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    End of Service

    HR in Belgium requires compliance not only during an employee’s service, but also at the end of it. End of service might include severance, termination, redundancy, and leaving packages. Or, for globally mobile companies with teams in foreign markets, this could be repatriation services for those returning from an assignment overseas.

    For these more complicated matters, you will need expert HR guidance to navigate Belgium employment laws and remain compliant.

    HR in Belgium

    Termination (including Severance) in Belgium

    Employers are required to ensure the reasons for dismissal are not arbitrary or an abuse of contractual right to terminate and its actions were fair and justified. Employees have the right to request details of the specific grounds of their dismissal by following a prescribed process.

    From 1st January 2014, employees with 4 to 5 years of service the required notice period is changing to 15 weeks. For each subsequent year of service, three weeks per year will be added onto the notice period up to 20 years of service. This, then, is reduced to two weeks per year for 20 and 21 years of service followed by one week added per year beyond 21 years of service.

    Similar to employment documents requirements, notice must be given in writing in either French Dutch or German, and must be served by registered letter or in person by a process server.

    Social Security

    Belgium has a comprehensive health and welfare system, funded by contributions from both employees and employers via payroll and from the government. There are no salary ceilings applicable for employee contributions. Contributions are made towards medical care, invalidity, unemployment, pensions, family benefits, accidents at work and occupational diseases.

    Common Supplemental Benefits


    It has been widely recognised that the employer has a duty to educate their employees when implementing an occupational pension scheme. Employees are now entered into their workplace pension scheme on the first day of employment if one is provided. Contributions are made by both the employee and the employer with the employer contributions usually being a multiple of the employee’s contributions. Employees who do not have a suitable occupational pension are now allowed to contribute to a private pension through their salary.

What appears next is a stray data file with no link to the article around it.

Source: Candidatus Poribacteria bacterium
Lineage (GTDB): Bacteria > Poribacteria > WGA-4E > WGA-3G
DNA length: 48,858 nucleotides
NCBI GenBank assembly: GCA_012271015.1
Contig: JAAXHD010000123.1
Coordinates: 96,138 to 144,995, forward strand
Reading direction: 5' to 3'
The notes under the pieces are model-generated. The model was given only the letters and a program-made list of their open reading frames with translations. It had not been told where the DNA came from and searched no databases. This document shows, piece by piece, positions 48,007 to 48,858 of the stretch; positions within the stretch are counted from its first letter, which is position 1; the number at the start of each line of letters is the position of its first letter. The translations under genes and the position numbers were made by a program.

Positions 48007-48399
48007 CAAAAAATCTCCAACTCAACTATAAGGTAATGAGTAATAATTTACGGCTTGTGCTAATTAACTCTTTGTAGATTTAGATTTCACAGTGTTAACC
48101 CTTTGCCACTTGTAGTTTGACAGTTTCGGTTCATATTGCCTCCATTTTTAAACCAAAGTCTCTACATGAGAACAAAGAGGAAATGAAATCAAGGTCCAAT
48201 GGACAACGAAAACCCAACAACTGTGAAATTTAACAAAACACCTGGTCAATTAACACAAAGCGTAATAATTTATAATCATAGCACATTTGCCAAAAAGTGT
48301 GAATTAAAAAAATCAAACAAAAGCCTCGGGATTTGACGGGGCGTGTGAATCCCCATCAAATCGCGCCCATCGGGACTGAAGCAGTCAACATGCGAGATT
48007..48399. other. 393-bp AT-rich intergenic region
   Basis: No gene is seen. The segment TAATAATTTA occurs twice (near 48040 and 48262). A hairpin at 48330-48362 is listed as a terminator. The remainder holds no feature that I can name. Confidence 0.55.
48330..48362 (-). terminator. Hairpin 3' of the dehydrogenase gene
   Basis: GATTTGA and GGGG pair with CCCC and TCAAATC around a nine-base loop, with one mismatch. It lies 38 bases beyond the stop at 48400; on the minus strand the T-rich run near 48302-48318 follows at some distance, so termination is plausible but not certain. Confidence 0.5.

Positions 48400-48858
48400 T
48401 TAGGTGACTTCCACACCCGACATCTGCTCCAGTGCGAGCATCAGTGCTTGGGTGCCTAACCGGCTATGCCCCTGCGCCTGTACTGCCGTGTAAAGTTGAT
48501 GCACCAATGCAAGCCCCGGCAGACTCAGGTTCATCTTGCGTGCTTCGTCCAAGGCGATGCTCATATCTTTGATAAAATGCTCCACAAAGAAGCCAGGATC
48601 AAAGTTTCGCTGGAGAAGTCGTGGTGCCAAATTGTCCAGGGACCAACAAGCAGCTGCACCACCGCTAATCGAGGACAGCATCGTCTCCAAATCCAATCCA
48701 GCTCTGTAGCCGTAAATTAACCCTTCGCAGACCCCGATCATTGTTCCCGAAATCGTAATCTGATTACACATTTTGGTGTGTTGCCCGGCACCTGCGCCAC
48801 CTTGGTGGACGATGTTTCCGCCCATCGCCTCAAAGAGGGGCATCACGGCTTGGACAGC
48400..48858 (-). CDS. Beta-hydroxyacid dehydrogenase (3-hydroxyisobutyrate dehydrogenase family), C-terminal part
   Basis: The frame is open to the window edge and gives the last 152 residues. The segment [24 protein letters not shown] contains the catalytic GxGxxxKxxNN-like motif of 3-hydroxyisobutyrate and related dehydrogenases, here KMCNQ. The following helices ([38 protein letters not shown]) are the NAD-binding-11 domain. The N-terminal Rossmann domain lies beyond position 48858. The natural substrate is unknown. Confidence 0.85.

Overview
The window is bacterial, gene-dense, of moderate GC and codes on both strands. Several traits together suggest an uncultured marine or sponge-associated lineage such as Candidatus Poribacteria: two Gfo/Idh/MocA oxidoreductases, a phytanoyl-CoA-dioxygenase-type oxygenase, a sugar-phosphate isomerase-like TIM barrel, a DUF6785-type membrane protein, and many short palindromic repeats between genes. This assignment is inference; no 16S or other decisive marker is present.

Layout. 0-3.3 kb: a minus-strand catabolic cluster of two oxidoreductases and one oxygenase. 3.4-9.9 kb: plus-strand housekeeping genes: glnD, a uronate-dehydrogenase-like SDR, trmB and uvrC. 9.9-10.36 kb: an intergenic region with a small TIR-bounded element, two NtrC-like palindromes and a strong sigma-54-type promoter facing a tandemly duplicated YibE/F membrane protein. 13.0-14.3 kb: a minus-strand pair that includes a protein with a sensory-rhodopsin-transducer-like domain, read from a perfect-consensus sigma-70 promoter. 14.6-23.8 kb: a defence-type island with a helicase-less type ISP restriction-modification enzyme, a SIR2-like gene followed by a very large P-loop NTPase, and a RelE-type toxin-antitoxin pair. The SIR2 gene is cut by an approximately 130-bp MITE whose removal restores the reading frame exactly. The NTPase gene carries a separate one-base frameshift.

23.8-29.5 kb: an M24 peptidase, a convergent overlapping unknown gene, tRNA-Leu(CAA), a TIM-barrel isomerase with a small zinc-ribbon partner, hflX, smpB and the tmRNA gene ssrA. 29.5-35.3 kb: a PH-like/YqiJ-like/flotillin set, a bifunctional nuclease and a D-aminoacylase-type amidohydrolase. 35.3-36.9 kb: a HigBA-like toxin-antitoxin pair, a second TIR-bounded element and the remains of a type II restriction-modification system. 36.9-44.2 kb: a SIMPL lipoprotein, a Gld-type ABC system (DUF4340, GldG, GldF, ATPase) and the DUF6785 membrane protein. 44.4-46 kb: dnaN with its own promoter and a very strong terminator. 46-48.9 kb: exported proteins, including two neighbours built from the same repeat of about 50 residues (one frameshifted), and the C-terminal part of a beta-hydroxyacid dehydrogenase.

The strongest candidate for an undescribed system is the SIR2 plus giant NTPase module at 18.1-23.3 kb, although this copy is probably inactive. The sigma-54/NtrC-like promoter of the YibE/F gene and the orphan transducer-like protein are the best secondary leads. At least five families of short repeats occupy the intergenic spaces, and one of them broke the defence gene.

Private Medical Insurance

    Private medical insurance schemes are common in Belgium as the statutory health insurance often does not cover the full cost of treatment.  When offering to provide a group medical insurance scheme, any premiums paid are subject to a 10% social security contribution.

    From an employer’s perspective it helps ensure that the work impact from a medical condition is minimised.

    Why Partner With IRIS?

    When entering new, exciting countries around Europe, like Belgium, you will need an employment specialist to navigate the parts of local laws that are mandatory and those that are not. Delivering a compliant solution, IRIS can help your business arrive into new marketplaces whilst protecting your workforce – our partners can discover power and protection through us.

    Overseas expansions can seem risky to those who dare it alone. Understanding the complexity of a fully compliant solution, IRIS can help businesses reach Europe, especially when they build bridges in Belgium.

    Our cost-effective, knowledgeable approach to HR in Belgium makes us an ideal partner to commence your overseas plans.